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May v. Regional Transit Authority, 2019-CA-0510 (La.App. 4 Cir. 12/30/19), West reporter citation not yet available

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Trial Court:  Civil District Court      Local Rules

Bench Trial

Parish: Orleans
Judge: Cates, Sidney H. IV trial court judge
Judge: Lombard, Edwin A.
Judge: Jenkins, Sandra Cabrina appellate opinion author
Judge: Bartholomew-Woods, Regina H.
Anthony D Irpino Plaintiff Counsel
J Benjamin Avin Plaintiff Counsel
Michael Joseph Hall Defense Counsel (Appellant)
Jonique Martin Hall Defense Counsel (Appellant)

Expert Witnesses
Rand M. Voorhies, M.D. Neurosurgeon Plaintiff Expert
Eric Lonseth, MD Pain management Plaintiff Expert
G. Randolph Rice, Ph.D Forensic accountant Plaintiff Expert
Chad Domangue, MD Neurology/pain management Defense Expert

Case Tags: MVA - Public transit bus, Municipal/State/Public Liability, Quantum,

Related Opinions

Prior Opinions/Judgments:
May v. Regional Transit Authority, Civil District Court (Jan. 31, 2019) , 2016-08271


NO. 2019-CA-0510


December 30, 2019

NO. 2016-08271, DIVISION "C"
Honorable Sidney H. Cates, Judge


(Court composed of Judge Edwin A. Lombard, Judge Sandra Cabrina Jenkins, Judge Regina Bartholomew-Woods)

Anthony David Irpino
John Benjamin Avin
2216 Magazine Street
New Orleans, LA 70130


Michael J. Hall
Jonique Martin Hall
Law Office of Michael J. Hall, L.L.C.
1010 Common Street, Suite 2340
New Orleans, LA 70112



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        This appeal arises out of an automobile/bus collision that occurred on February 3, 2016, at the intersection of Gentilly Boulevard and New Orleans Street. After a two-day bench trial, the trial court rendered a judgment on January 31, 2019, in favor of plaintiff/appellee Louella May and against defendants/appellants Regional Transit Authority ("RTA"); Transdev Services, Inc. ("Transdev"); and Donald Tucker (collectively, "Appellants"). The trial court awarded Ms. May $560,000.00 in general damages; $106,733.00 for past medical expenses; and $298,575.00 for future medical expenses, together with judicial interest and costs. For the reasons expressed below, we amend the judgment and affirm as amended.


        On August 17, 2016, Ms. May filed a Petition for Damages against Mr. Tucker, RTA, and Transdev. She contends that RTA and Transdev were the employers of Mr. Tucker, and were the owners of the commercial tandem/double bus that Mr. Tucker was operating at the time of the accident.1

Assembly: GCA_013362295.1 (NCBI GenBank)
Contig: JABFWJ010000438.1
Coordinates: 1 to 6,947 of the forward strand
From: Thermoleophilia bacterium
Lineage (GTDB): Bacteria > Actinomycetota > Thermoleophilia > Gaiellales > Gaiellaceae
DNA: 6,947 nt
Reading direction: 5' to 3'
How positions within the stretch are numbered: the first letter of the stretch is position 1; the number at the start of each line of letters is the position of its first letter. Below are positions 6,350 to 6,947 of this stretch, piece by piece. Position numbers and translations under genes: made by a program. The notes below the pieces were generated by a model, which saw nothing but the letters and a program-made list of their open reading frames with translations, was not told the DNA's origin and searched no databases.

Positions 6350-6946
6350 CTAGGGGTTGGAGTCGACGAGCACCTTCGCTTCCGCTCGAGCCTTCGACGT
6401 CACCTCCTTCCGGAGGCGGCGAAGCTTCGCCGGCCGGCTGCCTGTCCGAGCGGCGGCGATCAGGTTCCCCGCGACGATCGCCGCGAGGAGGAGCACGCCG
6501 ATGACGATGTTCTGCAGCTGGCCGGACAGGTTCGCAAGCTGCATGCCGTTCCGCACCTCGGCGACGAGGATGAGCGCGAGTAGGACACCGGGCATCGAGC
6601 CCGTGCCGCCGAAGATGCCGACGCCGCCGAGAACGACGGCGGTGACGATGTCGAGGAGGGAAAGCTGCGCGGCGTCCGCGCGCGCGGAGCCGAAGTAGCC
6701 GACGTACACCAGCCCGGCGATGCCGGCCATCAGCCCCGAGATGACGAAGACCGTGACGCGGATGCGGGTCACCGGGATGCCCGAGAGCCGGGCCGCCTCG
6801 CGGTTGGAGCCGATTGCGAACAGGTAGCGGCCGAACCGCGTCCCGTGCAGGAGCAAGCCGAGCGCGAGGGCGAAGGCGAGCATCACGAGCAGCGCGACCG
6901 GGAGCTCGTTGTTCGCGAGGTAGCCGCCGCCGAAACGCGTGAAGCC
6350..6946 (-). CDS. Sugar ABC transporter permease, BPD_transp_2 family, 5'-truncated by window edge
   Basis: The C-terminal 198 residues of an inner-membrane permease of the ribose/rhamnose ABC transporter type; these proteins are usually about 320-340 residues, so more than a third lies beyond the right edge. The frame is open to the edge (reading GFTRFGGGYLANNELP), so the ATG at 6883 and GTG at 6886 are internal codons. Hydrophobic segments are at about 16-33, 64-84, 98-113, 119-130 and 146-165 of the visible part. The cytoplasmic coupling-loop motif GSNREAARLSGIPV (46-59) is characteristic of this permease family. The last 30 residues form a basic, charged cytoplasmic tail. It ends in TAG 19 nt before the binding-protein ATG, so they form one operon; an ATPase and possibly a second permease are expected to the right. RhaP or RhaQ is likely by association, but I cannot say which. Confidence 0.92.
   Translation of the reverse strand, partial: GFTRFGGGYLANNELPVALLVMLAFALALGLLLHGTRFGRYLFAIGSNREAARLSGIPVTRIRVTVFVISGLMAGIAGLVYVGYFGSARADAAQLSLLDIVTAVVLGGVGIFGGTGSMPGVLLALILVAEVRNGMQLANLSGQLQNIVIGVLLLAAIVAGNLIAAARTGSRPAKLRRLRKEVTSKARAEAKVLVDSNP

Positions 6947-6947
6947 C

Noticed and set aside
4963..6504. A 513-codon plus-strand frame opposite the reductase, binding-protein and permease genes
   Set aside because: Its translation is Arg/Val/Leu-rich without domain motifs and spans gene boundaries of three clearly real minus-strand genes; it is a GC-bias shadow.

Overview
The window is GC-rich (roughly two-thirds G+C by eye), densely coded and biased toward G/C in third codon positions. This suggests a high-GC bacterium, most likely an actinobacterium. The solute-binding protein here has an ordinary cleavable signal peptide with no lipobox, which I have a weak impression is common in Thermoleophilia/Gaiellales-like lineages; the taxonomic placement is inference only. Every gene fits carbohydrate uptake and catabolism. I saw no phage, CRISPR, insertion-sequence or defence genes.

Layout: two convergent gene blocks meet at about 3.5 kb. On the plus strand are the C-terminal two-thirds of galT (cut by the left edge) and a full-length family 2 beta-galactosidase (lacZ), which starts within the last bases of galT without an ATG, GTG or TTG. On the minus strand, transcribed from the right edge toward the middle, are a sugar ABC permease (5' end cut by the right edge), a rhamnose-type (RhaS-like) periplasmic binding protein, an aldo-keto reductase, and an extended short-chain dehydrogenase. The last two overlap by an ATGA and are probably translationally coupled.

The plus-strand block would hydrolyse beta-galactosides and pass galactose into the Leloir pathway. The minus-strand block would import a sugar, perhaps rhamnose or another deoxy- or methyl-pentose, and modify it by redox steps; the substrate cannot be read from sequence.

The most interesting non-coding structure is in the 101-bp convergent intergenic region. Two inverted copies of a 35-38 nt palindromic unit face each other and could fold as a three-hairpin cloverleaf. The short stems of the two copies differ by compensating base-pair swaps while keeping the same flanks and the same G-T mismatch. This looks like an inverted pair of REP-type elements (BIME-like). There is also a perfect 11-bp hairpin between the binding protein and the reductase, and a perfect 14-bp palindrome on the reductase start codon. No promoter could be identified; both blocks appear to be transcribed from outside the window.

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        At the intersection of Gentilly Boulevard and New Orleans Street, there are two left turning lanes, an inner turning lane and an outer turning lane. The turning lanes are governed by a traffic light. Ms. May alleges that, on the morning of February 3, 2016, Mr. Tucker, in the course and scope of his employment by RTA and Transdev, was stopped in the right outer turning lane at the intersection of New Orleans Street and Gentilly Boulevard. The Petition asserts that when the traffic light turned green, Mr. Tucker turned left and, suddenly and without warning, merged into the left inner turning lane, colliding with Ms. May's vehicle.

        Ms. May alleges that as a result of the Appellants' negligence, she suffered personal and bodily injuries, mental anguish and property damage. She contends that, although Mr. Tucker was driving the bus, RTA and Transdev are liable under the doctrines of respondeat superior, principal and agent, employer-employee, and/or master-servant.

        On September 11 and 12, 2018, the trial court conducted a bench trial. On January 31, 2019, the trial court rendered a judgment in favor of Ms. May and against Mr. Tucker, and against RTA and Transdev, who were held vicariously liable for Mr. Tucker's negligence, in the total amount of $965,308.00. Appellants filed a timely suspensive appeal.


        Appellants list four assignments of error.

• The general damage award is in excess of the statutorily mandated amount as to political subdivisions of the state.

• The trial court erred in finding Mr. Tucker to be solely at fault in the February 3, 2016 accident.

• The trial court's general damages award is excessive.

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• The trial court's award of future medicals is not supported by the medical testimony and evidence.

The Accident

        Mr. Tucker testified that, on the morning of the February 3, 2016 accident, his bus was approaching the intersection of New Orleans Street and Gentilly Boulevard, which has two left turning lanes. He stated that both he and Ms. May were turning left onto New Orleans Street, with him being positioned in the outside turning lane and Ms. May in the inside turning lane.

        He testified that as he was maneuvering from the right turning lane to the left turning lane, the light was red. He said that as he continued, the light changed to green, so he did not stop. He saw Ms. May's vehicle in the left lane only through his peripheral vision as he started making his turn. Mr. Tucker averred that he did not see the impact between his bus and Ms. May's car, and did not hear a crash sound. He did not even know that his bus had collided with Ms. May's vehicle. Mr. Tucker said that he is certain that he stayed in his lane as he made the left turn.